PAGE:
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My Japanese Table: A Lifetime of Cooking with Friends and Family

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Overview

Bestselling author and food writer Debra Samuels uses her unique skills and deep love of Japan to make the cuisine of her adopted country attainable in My Japanese Table.

Bringing a wealth of experience and a great passion for Japanese cooking to the table, Debra introduces the aesthetics and quality food that are the hallmarks of Japanese cuisine. She learned through her years in Japan that true Japanese homestyle dishes are easy to prepare once you master a few basic ...

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My Japanese Table: A Lifetime of Cooking with Friends and Family

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Overview

Bestselling author and food writer Debra Samuels uses her unique skills and deep love of Japan to make the cuisine of her adopted country attainable in My Japanese Table.

Bringing a wealth of experience and a great passion for Japanese cooking to the table, Debra introduces the aesthetics and quality food that are the hallmarks of Japanese cuisine. She learned through her years in Japan that true Japanese homestyle dishes are easy to prepare once you master a few basic techniques. And now that authentic Japanese ingredients are available in most supermarkets, Japanese food has become far more accessible than ever before.

The recipes in this Japanese cookbook, the result of decades spent teaching and preparing homestyle Japanese dishes, include familiar favorites like Hand-Rolled Sushi and classic Miso Soup and less familiar but equally welcome dishes such as Lobster Rolls with Wasabi Mayonnaise and Fried Pork Cutlets. There is also a chapter on the increasingly popular bento (obento) lunch boxes, along with a wonderful selection of desserts, including the delectable Mochi Dumplings with Strawberries. All of the recipes come with stories and cooking tips to help bring the sights, aromas and tastes of Japan into your kitchen at home.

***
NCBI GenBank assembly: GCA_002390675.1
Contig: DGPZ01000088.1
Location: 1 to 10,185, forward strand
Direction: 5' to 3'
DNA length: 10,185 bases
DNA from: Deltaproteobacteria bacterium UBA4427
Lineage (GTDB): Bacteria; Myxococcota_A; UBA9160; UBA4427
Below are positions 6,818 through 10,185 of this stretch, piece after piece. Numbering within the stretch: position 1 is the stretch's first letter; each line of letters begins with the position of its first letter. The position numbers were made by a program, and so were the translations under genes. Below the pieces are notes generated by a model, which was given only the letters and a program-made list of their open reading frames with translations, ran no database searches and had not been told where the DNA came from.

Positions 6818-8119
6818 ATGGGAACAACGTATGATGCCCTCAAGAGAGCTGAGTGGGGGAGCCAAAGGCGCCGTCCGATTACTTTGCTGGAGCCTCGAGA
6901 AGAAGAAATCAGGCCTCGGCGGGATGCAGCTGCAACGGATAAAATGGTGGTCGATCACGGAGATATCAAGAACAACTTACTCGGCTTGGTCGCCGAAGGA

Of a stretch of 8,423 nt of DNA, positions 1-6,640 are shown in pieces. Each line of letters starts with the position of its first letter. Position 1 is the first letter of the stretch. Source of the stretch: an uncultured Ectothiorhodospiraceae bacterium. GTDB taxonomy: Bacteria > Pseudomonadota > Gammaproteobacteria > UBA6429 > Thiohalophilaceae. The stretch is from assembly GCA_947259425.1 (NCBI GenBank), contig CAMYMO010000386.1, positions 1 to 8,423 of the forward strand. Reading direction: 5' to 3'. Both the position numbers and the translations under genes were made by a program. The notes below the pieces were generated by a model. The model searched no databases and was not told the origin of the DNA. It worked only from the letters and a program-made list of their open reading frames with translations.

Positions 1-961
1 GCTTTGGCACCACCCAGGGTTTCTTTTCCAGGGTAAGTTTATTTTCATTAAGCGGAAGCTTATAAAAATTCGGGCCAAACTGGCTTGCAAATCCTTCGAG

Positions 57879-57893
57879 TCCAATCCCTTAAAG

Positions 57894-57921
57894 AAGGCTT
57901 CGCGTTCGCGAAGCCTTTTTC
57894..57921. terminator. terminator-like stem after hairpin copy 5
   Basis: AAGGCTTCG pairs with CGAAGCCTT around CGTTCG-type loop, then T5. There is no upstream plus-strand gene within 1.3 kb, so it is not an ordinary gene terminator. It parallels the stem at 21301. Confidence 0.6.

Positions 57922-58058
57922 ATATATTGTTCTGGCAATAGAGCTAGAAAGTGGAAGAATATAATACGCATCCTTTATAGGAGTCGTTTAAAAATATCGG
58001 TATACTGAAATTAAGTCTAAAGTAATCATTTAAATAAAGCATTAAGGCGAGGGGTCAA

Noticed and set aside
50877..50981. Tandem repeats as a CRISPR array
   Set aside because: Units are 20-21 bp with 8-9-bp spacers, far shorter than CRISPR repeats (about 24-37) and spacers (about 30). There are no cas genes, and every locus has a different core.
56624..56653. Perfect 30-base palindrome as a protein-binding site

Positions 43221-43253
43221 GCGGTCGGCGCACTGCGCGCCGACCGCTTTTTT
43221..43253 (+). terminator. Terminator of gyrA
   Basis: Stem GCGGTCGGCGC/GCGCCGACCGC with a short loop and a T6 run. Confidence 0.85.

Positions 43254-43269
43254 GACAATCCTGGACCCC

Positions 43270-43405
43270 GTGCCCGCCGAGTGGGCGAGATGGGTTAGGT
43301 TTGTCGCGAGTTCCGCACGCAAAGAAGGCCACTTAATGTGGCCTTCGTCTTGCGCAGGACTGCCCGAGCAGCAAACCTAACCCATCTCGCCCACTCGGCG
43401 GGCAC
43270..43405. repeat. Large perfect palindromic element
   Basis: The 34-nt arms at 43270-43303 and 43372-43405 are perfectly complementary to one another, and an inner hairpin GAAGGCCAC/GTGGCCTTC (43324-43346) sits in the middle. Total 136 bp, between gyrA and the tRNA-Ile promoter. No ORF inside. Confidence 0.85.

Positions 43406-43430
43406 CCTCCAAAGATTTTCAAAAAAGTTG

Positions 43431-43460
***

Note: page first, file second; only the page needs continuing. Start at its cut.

This cookbook includes chapters on:

  • Basic recipes
  • Sushi
  • Snacks and appetizers
  • Soups and salads
  • Rice and noodles
  • Meat and poultry
  • Fish and seafood
  • Vegetable and tofu dishes
  • Bento
  • Desserts and drinks
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Editorial Reviews

From the Publisher
"Debra Samuels, author of My Japanese Table: A Lifetime of Cooking With Friends and Family, said it is vital to use the freshest, high-quality sushi-grade fish you can find. While sushi topped with slices of different fish is traditional in restaurants, choose quality over variety when making sushi at home. Follow the usual health caveats if eating the fish raw or undercooked."—Chicago Tribune

"I expect to frequent my favorite sushi bars less often, which is all the more reason to delve into My Japanese Table: A Lifetime of Cooking with Friends and Family by Debra Samuels."—Seattle Times

"The Boston Globe food writer Debra Samuels compiles 125 of her best Japanese recipes in the shiny, heavy and possess-able My Japanese Table."—Metropolis

"My Japanese Table takes you on a valuable journey of all the different facets of Japanese cuisine."—Roy Yamaguchi, chef/founder of Roy's Restaurants

"My Japanese Table, by Globe contributor Debra Samuels, provides a bright, clear path into what can seem like a forbidding cuisine."—The Boston Globe

"Cookbook author and Japan expert Debra Samuels says the five main elements of a bento are color, texture, seasonality, presentation and nutrition (and let's not forget portion control—how much can you cram into those little compartments?). She says many Japanese believe that including five colors on your plate—red, yellow, green, white and black—means you have a balanced meal."—NPR's Kitchen Window

"Additionally, authors themselves often have active Web sites of their own. Debra Samuels hosts the charming Cooking at Debra's, where she is promoting her forthcoming book My Japanese Table: A Lifetime of Cooking with Friends and Family."—Publishers Weekly

"It's not so much the type of food, but what I call 'a bento state of mind,'" Debra Samuels, author of My Japanese Table, said via e-mail. "I see the concept of bento as basically a food sampler, a colorful culinary puzzle. The benefits of the bento are smaller portions and greater variety of food."—Washington Post

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Product Details

  • ISBN-13: 9784805311189
  • Publisher: Tuttle Publishing
  • Publication date: 9/10/2011
  • Edition description: Hardcover with Jacket
  • Pages: 176
  • Sales rank: 313,584
  • Product dimensions: 8.64 (w) x 10.22 (h) x 0.77 (d)

Meet the Author